Getting active with OmniFocus: first days

As threatened promised, here is my first installment of Mastering OmniFocus: Can a Slacker go from Productivity Zero to Guru or Come Up with a Pithy, Descriptive Blog Post Title? Well, we certainly know the answer to one of those questions, don't we?

The first thing I do upon launching my copy of OmniFocus is to delete the paltry amount of outdated info in my document. Wow! That feels GREAT. Look how I have nothing to do any more! I am like some sort of efficiency god. I instantly hit command-Q and vow never to open it again.

Or … not. Dang it, I'm committed to seeing this thing through. So I start dumping items in the inbox all willy-nilly, anything and everything I can think of that I need to take care of. After a minute or two, I find this activity enjoyable, and at the point where I find myself dreaming up random pointless to-dos just for the pleasure of entering them (“inhale”, “circulate blood”) I force myself to stop, and move to the next steps: organizing actions into projects and contexts.

This is an area where I've found myself tripped up in the past, so I try not to overthink these categories. I can always change them later, so I don't need to waste time fiddling with coming up with the perfect filing system right this minute. I start with contexts and assign one to each action, then I move on to creating projects. After I add a few projects it becomes more clear to me which folders will be most useful.

I spend about twenty minutes on organizing everything, call it good enough, and move on to setting up synching. I am very nearly as technically skilled as a parsnip, so I'm pitifully excited when I'm able to set up a MobileMe account and perform my first OmniFocus sync. I'm briefly confused when clicking “Sync Now” does not return a mouthbreathingly obvious “Hey dummy, this actually WORKED” window, maybe with a large smiley face or a thumbs up icon, but a quick glance at the “Last Sync” info assures me everything is copacetic.

Next I get my phone set up, which is so easy I can hardly believe it (you click an emailed link and OmniFocus just … figures everything out. Awesome). And finally, I sync my home Mac, which is really easy and—wait. What?

After some head-scratching I realize this message is trying to warn me that the copy of OmniFocus on my home machine has nothing in it that looks anything like the current data I synchronized to MobileMe, which isn't shocking considering the only thing in my home document was “USE OMNIFOCUS MORE YOU FORGETFUL FOOL”. I click “Use Server Copy” , and voila! All my data is belong to me!

(BTW: Omni folks tell me a less-potentially-confusing version of this error message will be included with the app soon.)

Now I've got things somewhat organized; all my info is up-to-date and accessible from my home computer, work computer, and iPhone; and I've dinked around with the app long enough to start feeling, well, if not exactly proficient, at least competent. Go me! It's my birthday! It's my—okay, it's not really my birthday.


• After I first worked through my inbox and assigned a project and context to everything, I clicked over to the project view and instantly panicked because OMG where did everything go? It wasn't in the context view either! Did everything get DELETED? Answer: no. I had forgotten to click the “Clean Up” button, which is the OmniFocus command for “Clean everything out of my inbox and process it into its appropriate location”. Oops.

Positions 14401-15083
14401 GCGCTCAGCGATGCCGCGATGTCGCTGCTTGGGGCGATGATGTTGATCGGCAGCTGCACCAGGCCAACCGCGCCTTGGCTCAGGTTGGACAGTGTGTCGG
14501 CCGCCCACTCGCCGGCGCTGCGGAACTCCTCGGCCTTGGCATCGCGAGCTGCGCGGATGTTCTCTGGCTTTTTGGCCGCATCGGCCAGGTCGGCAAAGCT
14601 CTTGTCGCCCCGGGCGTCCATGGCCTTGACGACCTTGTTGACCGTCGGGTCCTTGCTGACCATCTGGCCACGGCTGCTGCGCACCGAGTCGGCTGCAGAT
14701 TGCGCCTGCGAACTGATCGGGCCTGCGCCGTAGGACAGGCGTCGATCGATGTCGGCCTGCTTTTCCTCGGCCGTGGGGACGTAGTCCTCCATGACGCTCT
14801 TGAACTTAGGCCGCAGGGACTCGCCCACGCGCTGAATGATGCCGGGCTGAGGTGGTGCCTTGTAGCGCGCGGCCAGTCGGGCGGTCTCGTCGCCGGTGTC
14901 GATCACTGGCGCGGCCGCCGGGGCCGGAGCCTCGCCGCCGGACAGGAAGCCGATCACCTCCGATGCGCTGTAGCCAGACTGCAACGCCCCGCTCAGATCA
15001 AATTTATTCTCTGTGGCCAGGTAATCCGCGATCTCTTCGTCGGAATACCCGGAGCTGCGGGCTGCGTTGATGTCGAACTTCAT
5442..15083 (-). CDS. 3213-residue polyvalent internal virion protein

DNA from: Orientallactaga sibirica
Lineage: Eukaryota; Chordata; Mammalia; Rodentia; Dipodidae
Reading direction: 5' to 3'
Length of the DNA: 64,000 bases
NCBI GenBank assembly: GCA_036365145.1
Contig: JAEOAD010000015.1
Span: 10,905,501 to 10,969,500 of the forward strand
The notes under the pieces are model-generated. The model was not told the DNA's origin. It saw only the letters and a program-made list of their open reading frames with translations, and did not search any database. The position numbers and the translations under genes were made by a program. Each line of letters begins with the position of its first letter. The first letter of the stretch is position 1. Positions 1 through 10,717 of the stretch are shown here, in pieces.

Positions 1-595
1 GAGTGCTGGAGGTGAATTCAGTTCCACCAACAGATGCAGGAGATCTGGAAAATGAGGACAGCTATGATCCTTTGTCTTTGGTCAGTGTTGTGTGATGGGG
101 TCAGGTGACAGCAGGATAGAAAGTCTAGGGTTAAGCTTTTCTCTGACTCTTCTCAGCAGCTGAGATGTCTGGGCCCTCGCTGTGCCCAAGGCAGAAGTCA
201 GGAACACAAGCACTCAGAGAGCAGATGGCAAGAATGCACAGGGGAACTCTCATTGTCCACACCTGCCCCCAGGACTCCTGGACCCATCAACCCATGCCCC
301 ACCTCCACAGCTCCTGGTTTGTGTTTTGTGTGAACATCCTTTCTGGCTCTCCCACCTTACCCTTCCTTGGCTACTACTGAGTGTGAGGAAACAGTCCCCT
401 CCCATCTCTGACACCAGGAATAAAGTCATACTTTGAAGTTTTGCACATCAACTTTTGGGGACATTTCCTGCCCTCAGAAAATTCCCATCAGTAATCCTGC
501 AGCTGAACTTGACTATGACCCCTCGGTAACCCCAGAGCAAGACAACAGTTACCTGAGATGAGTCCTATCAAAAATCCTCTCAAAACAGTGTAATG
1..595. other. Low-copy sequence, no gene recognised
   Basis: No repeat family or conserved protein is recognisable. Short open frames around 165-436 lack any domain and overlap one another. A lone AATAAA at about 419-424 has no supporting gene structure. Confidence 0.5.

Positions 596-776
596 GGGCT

• If you have a phone task, like “Call Benny”, you can add the phone number as a note and when you use your iPhone to make the call, just click the number to dial.


• I wish there was a preference to turn off the notification badge in OmniFocus for iPhone (you know, the small red whatsit that's all HEY LOOK AT ME!). I find the due date reminders really helpful on the desktop version, but I'd prefer not to see them all the time on my phone.

(My coworker Bill shares this annoyance, and we have filed a bug request. I also asked that OmniFocus periodically release the invigorating scent of lavender.)


• I brought up my “Grocery” context on my phone while I was at the store, and totally remembered everything on my list. Wow, that's a first.

• I am realizing the upside of doing a bunch of related tasks at one time; staying in a certain work mode without switching topics all over the place really helps me finish things more quickly.

• Even when I'm not looking at my OmniFocus document, just the activity of capturing items helps me be more aware of everything I've got to do and less apt to forget things.


• To my last point, actively working with my to-dos has made me more cognizant of all the stuff on my plate, whereas before I would tend towards an “out of sight, out of mind” mentality—which is bad, obviously, but I found that for the first couple days of using OmniFocus I was actually feeling kind of overwhelmed. By my projects themselves (yikes! This is due soon! Must work on it NOW!) and the preoccupying desire to enter new things as I thought of them.

Two things have helped: 1) learning to use the Quick Entry window so I can quickly enter a task from whatever application I'm in and kerblam, send it on its way; and 2) just getting familiar with the system in general. The more OmniFocus becomes a regular part of my day, the more I'm learning to rely on it and the less I'm obsessing over its contents. Which I think is the whole point, right? Get the stuff out of your head so you can just … do stuff, instead of thinking about it?

Next up: working with more in-depth task information, establishing a workflow, learning cool tips and tricks. Stay tuned for more HEART-POUNDING INSTALLMENTS.

(PS: Jeez, sorry for how LONG this post was. I'll try and keep it shorter next time.)